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  • Native American Studies Graduate Certificate


Montana State University's online graduate certificate in Native American Studies is the only program of its type in the world.

Courses cover current and historical aspects of Native American art, law, culture and contemporary issues, and students will gain a deeper insight into the American Indians of Montana, the region and the nation.

Credits earned may be transferred to a master's degree program in Native American Studies. (Completing the master's program requires two semesters on campus.)


  • 12 graduate credits in Native American Studies

Tuition and Fees


  • Jioanna Carjuzaa, who has 20 years of teaching experience and serves as MSU's Indian Education for All professional development facilitator
  • Walter Fleming, department head of MSU's Native American Studies Department
  • Carol Miller, an award-winning professor emeritus of American Indian Studies and American Studies from the University of Minnesota
  • Francine Spang-Willis, former director of the American Indian Tribal Histories Project with extensive experience in Oral Tradition
  • Michelle Baumflek, received her Ph.D from Cornell University where her research focuses on the use of gathered plants and fungi, as it relates to choices about health, food and cultural expression in indigenous communities of Main and New Brunswick.  Previously, she was the Non-timber Forest Products Research Specialist at the University of Vermont.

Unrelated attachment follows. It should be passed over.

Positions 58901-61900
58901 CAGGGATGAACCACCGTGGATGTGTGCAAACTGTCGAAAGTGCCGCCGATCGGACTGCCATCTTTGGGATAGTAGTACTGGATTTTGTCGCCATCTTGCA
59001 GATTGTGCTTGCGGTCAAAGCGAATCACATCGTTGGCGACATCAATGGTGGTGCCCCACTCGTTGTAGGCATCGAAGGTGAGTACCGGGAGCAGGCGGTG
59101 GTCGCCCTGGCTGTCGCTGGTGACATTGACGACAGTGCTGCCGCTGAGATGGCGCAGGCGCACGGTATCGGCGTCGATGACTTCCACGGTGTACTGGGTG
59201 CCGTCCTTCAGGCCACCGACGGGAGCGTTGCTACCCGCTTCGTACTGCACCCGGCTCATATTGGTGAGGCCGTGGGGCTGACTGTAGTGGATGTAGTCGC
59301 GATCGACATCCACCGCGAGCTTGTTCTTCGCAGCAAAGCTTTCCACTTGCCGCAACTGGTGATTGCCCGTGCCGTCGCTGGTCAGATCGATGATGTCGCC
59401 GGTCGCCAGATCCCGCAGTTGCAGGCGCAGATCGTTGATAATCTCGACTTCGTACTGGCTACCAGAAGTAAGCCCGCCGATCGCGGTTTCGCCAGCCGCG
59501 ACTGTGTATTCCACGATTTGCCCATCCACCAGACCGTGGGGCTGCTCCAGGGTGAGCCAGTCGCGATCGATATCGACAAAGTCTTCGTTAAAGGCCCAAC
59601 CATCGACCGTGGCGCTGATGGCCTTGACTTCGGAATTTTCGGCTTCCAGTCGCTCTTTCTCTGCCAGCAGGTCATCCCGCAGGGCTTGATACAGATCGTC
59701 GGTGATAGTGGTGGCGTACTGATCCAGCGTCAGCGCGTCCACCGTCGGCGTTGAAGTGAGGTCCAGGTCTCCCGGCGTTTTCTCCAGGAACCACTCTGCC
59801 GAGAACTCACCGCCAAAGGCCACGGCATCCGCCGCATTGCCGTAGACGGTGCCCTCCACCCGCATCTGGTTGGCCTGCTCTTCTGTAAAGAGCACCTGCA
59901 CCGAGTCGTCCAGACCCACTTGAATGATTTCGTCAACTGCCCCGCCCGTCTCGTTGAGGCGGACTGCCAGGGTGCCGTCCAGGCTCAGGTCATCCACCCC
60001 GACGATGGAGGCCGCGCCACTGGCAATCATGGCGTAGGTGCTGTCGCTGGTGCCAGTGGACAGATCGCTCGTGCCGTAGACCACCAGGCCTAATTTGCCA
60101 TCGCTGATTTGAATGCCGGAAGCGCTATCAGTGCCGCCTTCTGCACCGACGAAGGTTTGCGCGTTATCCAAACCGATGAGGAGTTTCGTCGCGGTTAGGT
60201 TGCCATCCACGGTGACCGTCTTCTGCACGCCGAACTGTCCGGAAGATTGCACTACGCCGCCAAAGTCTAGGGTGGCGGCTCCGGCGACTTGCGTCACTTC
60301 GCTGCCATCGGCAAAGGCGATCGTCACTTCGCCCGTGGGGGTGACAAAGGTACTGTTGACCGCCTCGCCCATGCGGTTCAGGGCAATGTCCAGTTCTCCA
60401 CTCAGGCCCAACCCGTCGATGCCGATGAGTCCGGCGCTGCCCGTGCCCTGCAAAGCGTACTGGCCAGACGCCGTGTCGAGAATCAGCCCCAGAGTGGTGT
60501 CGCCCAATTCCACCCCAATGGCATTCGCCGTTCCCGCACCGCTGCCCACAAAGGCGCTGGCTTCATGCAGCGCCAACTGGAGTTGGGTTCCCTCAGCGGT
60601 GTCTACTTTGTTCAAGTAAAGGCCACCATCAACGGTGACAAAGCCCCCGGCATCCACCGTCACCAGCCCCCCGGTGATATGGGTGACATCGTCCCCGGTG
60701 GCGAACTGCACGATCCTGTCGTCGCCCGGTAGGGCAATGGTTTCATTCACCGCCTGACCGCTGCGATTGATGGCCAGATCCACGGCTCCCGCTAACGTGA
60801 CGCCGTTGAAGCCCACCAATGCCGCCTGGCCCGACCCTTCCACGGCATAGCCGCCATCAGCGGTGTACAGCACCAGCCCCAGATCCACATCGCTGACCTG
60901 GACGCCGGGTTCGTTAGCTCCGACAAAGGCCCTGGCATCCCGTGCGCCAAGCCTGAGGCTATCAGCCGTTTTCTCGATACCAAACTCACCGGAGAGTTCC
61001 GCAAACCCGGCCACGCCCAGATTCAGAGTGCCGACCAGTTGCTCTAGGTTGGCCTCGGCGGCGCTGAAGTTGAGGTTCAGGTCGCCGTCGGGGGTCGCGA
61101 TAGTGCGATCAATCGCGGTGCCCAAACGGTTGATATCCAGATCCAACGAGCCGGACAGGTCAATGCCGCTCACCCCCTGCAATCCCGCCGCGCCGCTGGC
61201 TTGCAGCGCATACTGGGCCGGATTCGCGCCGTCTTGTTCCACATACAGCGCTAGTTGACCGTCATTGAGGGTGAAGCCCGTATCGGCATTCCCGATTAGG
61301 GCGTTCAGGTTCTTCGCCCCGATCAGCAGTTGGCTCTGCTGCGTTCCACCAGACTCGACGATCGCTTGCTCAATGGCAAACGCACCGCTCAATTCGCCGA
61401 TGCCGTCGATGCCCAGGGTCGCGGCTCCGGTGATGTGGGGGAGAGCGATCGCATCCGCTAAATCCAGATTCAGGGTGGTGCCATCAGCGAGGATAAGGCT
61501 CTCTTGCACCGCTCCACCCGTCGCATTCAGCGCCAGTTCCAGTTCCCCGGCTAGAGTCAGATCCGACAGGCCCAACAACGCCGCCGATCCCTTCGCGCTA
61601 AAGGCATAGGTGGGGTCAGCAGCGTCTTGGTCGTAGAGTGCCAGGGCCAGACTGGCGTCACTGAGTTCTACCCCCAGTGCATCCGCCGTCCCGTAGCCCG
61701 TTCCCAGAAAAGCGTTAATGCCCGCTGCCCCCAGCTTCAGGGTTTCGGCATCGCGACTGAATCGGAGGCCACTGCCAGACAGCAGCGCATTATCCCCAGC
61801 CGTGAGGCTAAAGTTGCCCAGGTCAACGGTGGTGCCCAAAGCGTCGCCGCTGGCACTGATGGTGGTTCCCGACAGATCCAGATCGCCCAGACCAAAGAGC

• Erin Koester Tusell, received a master’s degree in Native American Studies from Montana State University where her research focused on Native American Studies in public schools and the legislation, policy, and politics surrounding this topic.  She has continued working in Education and presents on Native American Studies at local conferences and professional development seminars for teachers. 
  • Josh Dean Iokua IkaikaLoa Mori has a master’s in Native American Studies from MSU and was Montana Apprenticeship Program Coordinator. He lives on the west side of Kaua’i, is involved in local activist movements and runs an academy training Hawaiian culture based athletes.
  • Meg Singer (Navajo; Towering House/Biligaana Clans) has a BA in Literature with an emphasis in YA Native American Literature from Westminster College. Her Master’s is in Native American Studies with an emphasis on Indigenous Deaf Studies at MSU.
  • Caroline Running Wolf, née Old Coyote, is an enrolled member of the Apsáalooke Nation(Crow). She earned her master’s degree in Native American Studies from MSU and taught Introduction to Native American Studies.